Crew 265 Journalist Report, May 3, 2022
Summary Title: Where the winds may blow…
Author: Sarah Treadwell, Crew Journalist
It is Sol 9 and our time here is rapidly coming to an end. We have two and a half Sol’s left and I think I can officially say that the crew is running a bit low on energy. We have done a lot of EVA’s and the terrain, in combination with today’s windy and cool weather, has seemed to really have an effect. I think it can be compared to somewhat of a “senior slide” feeling and I expect everyone to head to bed early today.
I want to solidly brag here and say that if we could add “excellent at making meals from dehydrated food” on our CV’s and that it would carry some merit, most of us here should do so. Lunch was prepared by Engineer Sergii of a hearty soup, while multi-tasking as Capcom, and I prepared dinner of Shepherd’s pie. Executive Officer Dave was also station bound, taking a relax day as well as doing his best to stay warm in his multitude of layers.
Our fearless Commander Marc and mapping tech Texas Twins Benny and Isai ventured out on another EVA and had the fortune of visiting some stunning areas with spectacular sedimentary rock formations. As a geography and paleontology fan, I am very jealous of these time capsules they got to observe. Rocks truly are the keepers of great secrets.
The hab is quite chilly today as I type and the wind rattles the frames of the structure once again. Mission fatigue is obviously setting in. Today we discussed over dinner what our mentality would have to be if we were on a longer mission. Would our personalities start to clash? Would we need more projects? Would there be enough space for us to find escape from each other? Obviously these are all hypotheticals.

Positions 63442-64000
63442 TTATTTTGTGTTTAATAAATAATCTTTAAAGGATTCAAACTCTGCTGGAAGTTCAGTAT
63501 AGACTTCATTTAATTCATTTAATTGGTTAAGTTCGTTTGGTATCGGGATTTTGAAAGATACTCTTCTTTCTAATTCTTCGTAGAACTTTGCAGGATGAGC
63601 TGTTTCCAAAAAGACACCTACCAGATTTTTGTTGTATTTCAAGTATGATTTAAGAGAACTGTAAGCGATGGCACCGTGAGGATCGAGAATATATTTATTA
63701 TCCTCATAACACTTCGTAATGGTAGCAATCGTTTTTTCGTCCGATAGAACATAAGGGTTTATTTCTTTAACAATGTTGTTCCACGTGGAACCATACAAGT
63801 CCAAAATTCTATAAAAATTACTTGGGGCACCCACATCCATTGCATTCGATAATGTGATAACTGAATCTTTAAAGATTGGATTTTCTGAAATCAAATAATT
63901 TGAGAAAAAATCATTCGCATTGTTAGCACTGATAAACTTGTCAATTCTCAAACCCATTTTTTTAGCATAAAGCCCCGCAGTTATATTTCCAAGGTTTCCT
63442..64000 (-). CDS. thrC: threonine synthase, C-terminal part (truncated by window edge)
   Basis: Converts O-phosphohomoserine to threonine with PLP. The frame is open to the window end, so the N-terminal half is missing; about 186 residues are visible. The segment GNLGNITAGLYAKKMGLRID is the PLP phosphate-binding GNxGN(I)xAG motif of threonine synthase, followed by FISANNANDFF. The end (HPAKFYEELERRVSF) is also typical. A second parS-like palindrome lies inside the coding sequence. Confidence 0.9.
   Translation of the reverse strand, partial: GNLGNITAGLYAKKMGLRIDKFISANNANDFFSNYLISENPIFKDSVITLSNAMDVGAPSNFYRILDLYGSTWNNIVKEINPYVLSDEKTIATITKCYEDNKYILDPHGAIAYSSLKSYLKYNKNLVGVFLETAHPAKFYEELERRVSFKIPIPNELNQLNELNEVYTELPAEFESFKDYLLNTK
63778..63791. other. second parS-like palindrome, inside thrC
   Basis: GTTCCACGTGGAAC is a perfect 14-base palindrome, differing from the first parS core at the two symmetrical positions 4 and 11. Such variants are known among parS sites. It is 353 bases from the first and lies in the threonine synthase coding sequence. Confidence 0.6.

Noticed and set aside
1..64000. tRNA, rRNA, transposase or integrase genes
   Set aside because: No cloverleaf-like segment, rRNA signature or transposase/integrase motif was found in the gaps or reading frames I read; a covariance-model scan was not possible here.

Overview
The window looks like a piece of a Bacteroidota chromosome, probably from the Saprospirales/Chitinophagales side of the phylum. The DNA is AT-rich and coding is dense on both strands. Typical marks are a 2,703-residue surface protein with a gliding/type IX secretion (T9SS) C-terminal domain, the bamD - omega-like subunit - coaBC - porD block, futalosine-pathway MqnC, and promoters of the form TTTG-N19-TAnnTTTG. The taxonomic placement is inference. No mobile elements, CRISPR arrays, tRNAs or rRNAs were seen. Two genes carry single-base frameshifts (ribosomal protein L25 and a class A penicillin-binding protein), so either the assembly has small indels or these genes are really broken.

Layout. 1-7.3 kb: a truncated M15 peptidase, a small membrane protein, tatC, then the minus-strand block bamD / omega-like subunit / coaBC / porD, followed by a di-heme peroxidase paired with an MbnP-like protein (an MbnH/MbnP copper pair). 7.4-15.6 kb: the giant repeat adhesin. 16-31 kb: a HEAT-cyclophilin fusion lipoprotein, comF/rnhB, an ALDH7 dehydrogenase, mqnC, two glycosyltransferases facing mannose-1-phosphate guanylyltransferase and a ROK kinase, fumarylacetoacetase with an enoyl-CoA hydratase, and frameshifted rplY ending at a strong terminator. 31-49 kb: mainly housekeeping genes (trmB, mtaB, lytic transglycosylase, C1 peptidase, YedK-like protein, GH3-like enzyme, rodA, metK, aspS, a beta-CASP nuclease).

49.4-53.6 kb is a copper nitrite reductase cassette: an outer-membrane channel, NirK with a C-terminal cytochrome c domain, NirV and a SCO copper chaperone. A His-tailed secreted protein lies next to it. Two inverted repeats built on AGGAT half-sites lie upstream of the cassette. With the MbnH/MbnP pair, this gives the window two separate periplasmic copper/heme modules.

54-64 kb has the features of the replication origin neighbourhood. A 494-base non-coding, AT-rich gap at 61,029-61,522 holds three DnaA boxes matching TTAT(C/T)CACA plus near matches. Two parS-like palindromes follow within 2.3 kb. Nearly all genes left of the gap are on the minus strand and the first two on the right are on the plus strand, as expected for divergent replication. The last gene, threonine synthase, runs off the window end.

Truly, the mental game may be one of the biggest challenges to this entire experience. You have to find purpose, first and foremost. I suppose this really applies to life in general. I have also learned you must find your own temporary internal systems of support, as you cannot just quickly make a video chat to see a familiar loving face for encouragement. This probably doesn’t affect others as it does as much to me, which is another thing I’m going to spend some time post mission reflecting on.
However, I truly hope that when I walk away from this research station, I have learned just a little more about myself. They say with age comes wisdom, and with wisdom comes experience. Experiences like these aren’t something that many have an opportunity to participate in and there is much to be gleaned from it. I have been honored to have gotten to know my crewmates over this past week and a half. I hope they too have gained something from this adventure and themselves.
“For small creatures such as we the vastness is bearable only through love.”
― Carl Sagan, Contact